The Securities and Exchange Commission (SEC) should respond immediately to twin letters from U.S. senators and representatives, sent this week, calling on the agency to “prioritize” the implementation of important disclosure about CEO pay. Approved as part of the 2010 Dodd-Frank Wall Street Reform and Consumer Protection Act, the section 953(b) provision requires publicly traded companies to disclose the ratio of CEO pay as a proportion of the median-paid employee at the firm.
In the face of intense industry lobbying, the SEC has yet to propose a rule for public comment. A simple disclosure figure should be well within the SEC’s ability. Corporate America’s antagonism may be revealing but should not be compelling.
The financial industry argues that identifying median pay will be difficult. Such claims either constitute an embarrassing confession about widespread mismanagement of a central financial issue, or a disingenuous smokescreen. The idea that firms have no idea what they pay their staff is ludicrous.
CEO pay has swollen from 42 times that of average factory workers in 1980 to 319 times in 2010. Studies show morale and productivity problems in the face of disproportionate CEO pay.
The congressional letter states that: “Income inequality is a growing concern among many Americans. … Incomes at the very top have skyrocketed in recent years while workers’ wages and incomes have stagnated. … And while comprehensive data will not be available until this provision takes effect, there is no question that CEO pay is soaring compared to that of average workers.”
A Public Citizen report last year found that industry lobbyists contesting this rule have spent more than $4.5 million trying to avoid disclosure. In addition, the U.S. Chamber of Commerce has sent two letters to the SEC opposing this measure.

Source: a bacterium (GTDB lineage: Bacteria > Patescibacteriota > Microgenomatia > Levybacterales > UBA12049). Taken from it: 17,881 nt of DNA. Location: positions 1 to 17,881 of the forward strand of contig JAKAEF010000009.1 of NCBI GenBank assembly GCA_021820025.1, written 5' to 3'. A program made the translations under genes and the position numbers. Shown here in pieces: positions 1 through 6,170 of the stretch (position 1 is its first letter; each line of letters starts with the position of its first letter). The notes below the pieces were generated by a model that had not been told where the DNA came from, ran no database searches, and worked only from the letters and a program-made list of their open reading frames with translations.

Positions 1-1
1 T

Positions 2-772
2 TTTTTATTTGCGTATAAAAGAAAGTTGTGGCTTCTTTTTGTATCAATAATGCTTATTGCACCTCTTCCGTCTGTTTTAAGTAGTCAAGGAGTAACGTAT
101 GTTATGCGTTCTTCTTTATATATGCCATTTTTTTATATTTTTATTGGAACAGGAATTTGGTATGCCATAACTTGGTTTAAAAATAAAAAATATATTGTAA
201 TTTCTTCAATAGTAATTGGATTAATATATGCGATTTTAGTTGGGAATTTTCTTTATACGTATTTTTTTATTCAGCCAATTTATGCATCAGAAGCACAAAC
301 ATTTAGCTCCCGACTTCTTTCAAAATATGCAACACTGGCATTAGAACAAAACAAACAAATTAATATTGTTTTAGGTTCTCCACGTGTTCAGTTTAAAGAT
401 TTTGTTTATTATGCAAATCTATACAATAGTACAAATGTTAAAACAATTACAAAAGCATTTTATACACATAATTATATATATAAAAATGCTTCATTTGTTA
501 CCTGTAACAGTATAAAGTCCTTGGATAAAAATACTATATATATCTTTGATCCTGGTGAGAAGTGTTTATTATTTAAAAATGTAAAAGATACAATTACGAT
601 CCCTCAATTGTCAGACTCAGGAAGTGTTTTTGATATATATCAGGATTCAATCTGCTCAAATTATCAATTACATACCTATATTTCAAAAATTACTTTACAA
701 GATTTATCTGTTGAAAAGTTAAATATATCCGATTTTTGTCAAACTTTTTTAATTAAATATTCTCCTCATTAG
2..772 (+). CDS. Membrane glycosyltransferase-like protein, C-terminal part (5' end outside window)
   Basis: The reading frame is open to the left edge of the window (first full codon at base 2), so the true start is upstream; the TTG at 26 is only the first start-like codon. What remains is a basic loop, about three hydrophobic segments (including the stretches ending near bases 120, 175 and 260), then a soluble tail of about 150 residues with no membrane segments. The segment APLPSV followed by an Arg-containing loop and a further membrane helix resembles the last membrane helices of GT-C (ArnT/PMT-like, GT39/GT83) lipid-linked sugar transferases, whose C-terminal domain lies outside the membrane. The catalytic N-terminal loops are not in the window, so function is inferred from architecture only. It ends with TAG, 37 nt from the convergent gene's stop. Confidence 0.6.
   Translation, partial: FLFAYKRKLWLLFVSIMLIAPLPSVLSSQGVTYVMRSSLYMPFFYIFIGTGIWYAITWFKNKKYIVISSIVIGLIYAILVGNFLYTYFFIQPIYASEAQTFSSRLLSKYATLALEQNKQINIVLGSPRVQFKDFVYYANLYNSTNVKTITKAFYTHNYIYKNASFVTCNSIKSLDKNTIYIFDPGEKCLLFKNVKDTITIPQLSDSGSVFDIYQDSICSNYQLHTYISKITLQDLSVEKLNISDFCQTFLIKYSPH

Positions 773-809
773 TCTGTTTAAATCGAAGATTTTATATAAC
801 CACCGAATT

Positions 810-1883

Rather than fight to block it, the industry should embrace it. Investors would benefit from this type of disclosure.
The letters are available at http://www.citizen.org/documents/House-SEC-Letter-on-953b-rulemaking.pdf and http://www.citizen.org/documents/Senate-SEC-letter-on-953b-rulemaking.pdf.
In case you missed this last week, the segment below had this Lady Liberty falling off her couch! Kudos to the smart folks over at the Daily Show who knew about our Warren recess appointment revelation. (If only the White House would subscribe to www.citizenvox.org RSS feed). And, of course, it should go without saying that we feel for John Oliver/ Dodd-Frank. It’s no wonder he’s so upset.
If you haven’t read our latest report “Just Not Us,” you’ve got to check out what the financial industry lobbying SWAT team has been up to. The report examines the financial services industry’s efforts to undermine the proposed rule in Section 956 of Dodd-Frank, which covers incentive-based compensation (i.e., executive pay) that “encourages inappropriate risks.” We review 24 financial services industry companies, trade associations and their allies that submitted comments seeking to weaken the proposed rule. The primary theme of industry’s comments: “Please exempt us from this rule.”